Marsha McCloskey has a tutorial on her blog for a block called the Winter Star Tutorial. She posted another lesson recently. This one is about cutting for a 3″ Ohio Star for the center of the block, and includes the particulars for making a 1” finished 4-triangle square. The rest of the sewing part will come soon.  “As always, in a class, teaching a specific block is just a vehicle for teaching skills and techniques. This tutorial includes drafting, bias-strip piecing, rotary cutting, trimming points, precision piecing and a “cut-larger, trim-it-down” method for the making the star points of the tiny Ohio Star in the center of the block. The Winter Star block finishes at 11?.” All the posts she’ done so far are available at the address above.

Torie turned me on to Sweet Jane. She has a simple tote bag pattern on her blog, which you might want to try.

Michael Miller and Modern Quilts Unlimited are having a Block of the Month project. You have to use Michael Miller fabrics. Find the directions on a dedicated website. There are two entry parts to the challenge – a block a month entry and a finished quilt. Great prizes! The July block is already available.

California Shirt  (back)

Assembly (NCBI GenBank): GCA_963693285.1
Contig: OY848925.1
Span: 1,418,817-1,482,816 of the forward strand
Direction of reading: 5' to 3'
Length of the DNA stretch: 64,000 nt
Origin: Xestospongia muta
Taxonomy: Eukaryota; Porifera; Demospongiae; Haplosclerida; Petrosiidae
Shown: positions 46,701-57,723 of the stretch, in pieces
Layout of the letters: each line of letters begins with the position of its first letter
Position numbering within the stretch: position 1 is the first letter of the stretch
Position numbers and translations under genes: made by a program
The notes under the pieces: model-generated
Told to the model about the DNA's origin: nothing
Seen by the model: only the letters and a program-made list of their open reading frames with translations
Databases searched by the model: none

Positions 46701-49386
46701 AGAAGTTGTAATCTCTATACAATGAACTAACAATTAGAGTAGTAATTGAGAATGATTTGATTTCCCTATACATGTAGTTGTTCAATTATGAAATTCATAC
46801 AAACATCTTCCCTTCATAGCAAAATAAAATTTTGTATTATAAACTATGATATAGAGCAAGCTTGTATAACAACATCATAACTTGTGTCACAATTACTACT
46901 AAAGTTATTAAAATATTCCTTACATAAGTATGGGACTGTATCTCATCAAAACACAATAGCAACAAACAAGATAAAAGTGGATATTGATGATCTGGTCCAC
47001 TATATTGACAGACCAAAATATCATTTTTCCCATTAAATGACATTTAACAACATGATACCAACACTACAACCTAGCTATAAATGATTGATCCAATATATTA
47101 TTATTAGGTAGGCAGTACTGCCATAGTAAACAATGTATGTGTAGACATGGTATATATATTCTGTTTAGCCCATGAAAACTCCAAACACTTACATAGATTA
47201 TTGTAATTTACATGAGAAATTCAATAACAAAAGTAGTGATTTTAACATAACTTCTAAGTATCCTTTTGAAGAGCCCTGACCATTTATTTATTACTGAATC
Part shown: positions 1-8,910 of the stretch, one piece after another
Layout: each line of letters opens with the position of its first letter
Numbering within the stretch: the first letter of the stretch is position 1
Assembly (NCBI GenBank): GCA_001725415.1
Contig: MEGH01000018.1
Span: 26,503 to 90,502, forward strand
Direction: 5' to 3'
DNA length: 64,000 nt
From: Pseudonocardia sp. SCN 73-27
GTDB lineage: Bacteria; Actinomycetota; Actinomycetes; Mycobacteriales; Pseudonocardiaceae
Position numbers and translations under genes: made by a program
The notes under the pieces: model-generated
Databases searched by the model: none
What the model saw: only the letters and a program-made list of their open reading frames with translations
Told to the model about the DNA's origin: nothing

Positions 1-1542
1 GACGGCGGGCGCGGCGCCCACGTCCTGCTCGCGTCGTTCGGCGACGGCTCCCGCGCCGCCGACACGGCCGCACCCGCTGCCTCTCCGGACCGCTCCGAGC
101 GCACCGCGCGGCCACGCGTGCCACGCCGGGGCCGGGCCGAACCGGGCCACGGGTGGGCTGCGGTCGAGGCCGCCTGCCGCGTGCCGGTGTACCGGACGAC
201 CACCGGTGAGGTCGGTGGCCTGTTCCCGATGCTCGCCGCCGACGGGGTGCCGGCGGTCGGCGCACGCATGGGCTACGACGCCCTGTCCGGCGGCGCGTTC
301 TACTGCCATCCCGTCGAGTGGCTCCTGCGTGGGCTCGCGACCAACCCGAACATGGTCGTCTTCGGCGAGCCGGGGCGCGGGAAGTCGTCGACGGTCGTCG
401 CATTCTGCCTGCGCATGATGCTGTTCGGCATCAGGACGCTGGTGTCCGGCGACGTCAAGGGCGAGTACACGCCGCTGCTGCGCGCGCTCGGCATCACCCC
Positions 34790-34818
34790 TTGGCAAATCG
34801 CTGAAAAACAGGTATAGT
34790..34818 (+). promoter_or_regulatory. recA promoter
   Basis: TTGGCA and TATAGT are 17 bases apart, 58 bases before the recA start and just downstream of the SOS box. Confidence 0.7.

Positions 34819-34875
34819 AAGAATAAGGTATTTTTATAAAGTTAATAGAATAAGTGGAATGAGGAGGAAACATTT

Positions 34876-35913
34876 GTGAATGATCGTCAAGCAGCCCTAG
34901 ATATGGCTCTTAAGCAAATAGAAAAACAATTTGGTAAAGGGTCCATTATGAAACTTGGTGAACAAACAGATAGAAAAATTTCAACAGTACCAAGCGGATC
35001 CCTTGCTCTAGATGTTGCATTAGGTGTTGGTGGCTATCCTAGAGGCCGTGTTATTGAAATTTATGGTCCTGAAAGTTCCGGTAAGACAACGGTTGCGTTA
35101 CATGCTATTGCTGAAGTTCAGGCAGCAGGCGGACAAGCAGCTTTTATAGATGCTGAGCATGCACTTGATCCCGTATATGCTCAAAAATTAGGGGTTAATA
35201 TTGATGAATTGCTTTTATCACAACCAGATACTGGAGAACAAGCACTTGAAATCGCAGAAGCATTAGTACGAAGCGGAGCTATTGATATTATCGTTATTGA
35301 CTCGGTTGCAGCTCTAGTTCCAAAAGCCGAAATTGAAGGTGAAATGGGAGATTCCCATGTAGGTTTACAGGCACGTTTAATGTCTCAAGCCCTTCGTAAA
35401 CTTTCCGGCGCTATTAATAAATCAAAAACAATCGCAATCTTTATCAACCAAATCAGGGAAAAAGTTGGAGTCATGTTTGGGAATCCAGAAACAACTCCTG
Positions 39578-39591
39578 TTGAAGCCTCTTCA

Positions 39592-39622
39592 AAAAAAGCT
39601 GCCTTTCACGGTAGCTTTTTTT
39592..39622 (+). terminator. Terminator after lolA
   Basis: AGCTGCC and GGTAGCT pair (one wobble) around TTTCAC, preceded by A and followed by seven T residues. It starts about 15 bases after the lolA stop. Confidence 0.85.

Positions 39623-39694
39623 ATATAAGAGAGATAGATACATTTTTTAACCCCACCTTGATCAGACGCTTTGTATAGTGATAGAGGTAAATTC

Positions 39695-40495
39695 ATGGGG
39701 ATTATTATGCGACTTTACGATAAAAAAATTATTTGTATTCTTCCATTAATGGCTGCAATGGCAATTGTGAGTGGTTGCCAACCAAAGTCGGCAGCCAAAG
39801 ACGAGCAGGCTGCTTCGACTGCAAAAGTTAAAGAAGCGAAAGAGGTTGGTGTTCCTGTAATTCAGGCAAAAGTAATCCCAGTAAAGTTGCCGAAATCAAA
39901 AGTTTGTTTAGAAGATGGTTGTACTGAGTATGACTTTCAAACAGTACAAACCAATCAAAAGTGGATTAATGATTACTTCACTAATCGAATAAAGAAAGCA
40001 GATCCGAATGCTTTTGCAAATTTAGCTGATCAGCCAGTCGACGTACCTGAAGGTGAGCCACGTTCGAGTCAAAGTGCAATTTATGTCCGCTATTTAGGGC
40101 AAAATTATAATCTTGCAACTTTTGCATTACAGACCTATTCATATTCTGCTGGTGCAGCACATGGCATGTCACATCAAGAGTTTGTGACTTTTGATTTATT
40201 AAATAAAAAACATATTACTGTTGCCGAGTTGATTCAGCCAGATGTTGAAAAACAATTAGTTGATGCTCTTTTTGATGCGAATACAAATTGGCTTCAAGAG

California Shirt (back)
California Shirt  (front)
California Shirt (front)

DH’s cousin was inspired by the California shirts SIL and I made. She made one for her husband. She was only making one shirt, so she was able to do more with the motifs. I really like how she put the California letters on the yoke of the back. That was inspired!

I found a row quilt ( I could love. It is a Craftsy class from Crazy Mom Quilts.

Over at Bemused blog, Jan is talking about the Chuck Nohara QAL on Instagram. I am ashamed to say I have never seen his block dictionary, but the blocks are so unique that I may need to join in. I love the colors Jan is using in her blocks so far. I haven’t visited Bemused blog in awhile and I am glad I did.

Fabric, Tools, Shops, Supplies & Embellishments
Remember the shirts SIL and I made for DH and BIL when I visited her in January? I found more of the tablecloths. You can find them by searching Google for ‘california tablecloth’ or at the Home a la Mode website (no affiliation).

One hour basket pattern: I know you have heard about it, but here is a link so you can make one. A couple of friends have timed themselves and it really does take approximately, an hour. I may use this pattern as interim bathroom baskets until I find or design the perfect pattern.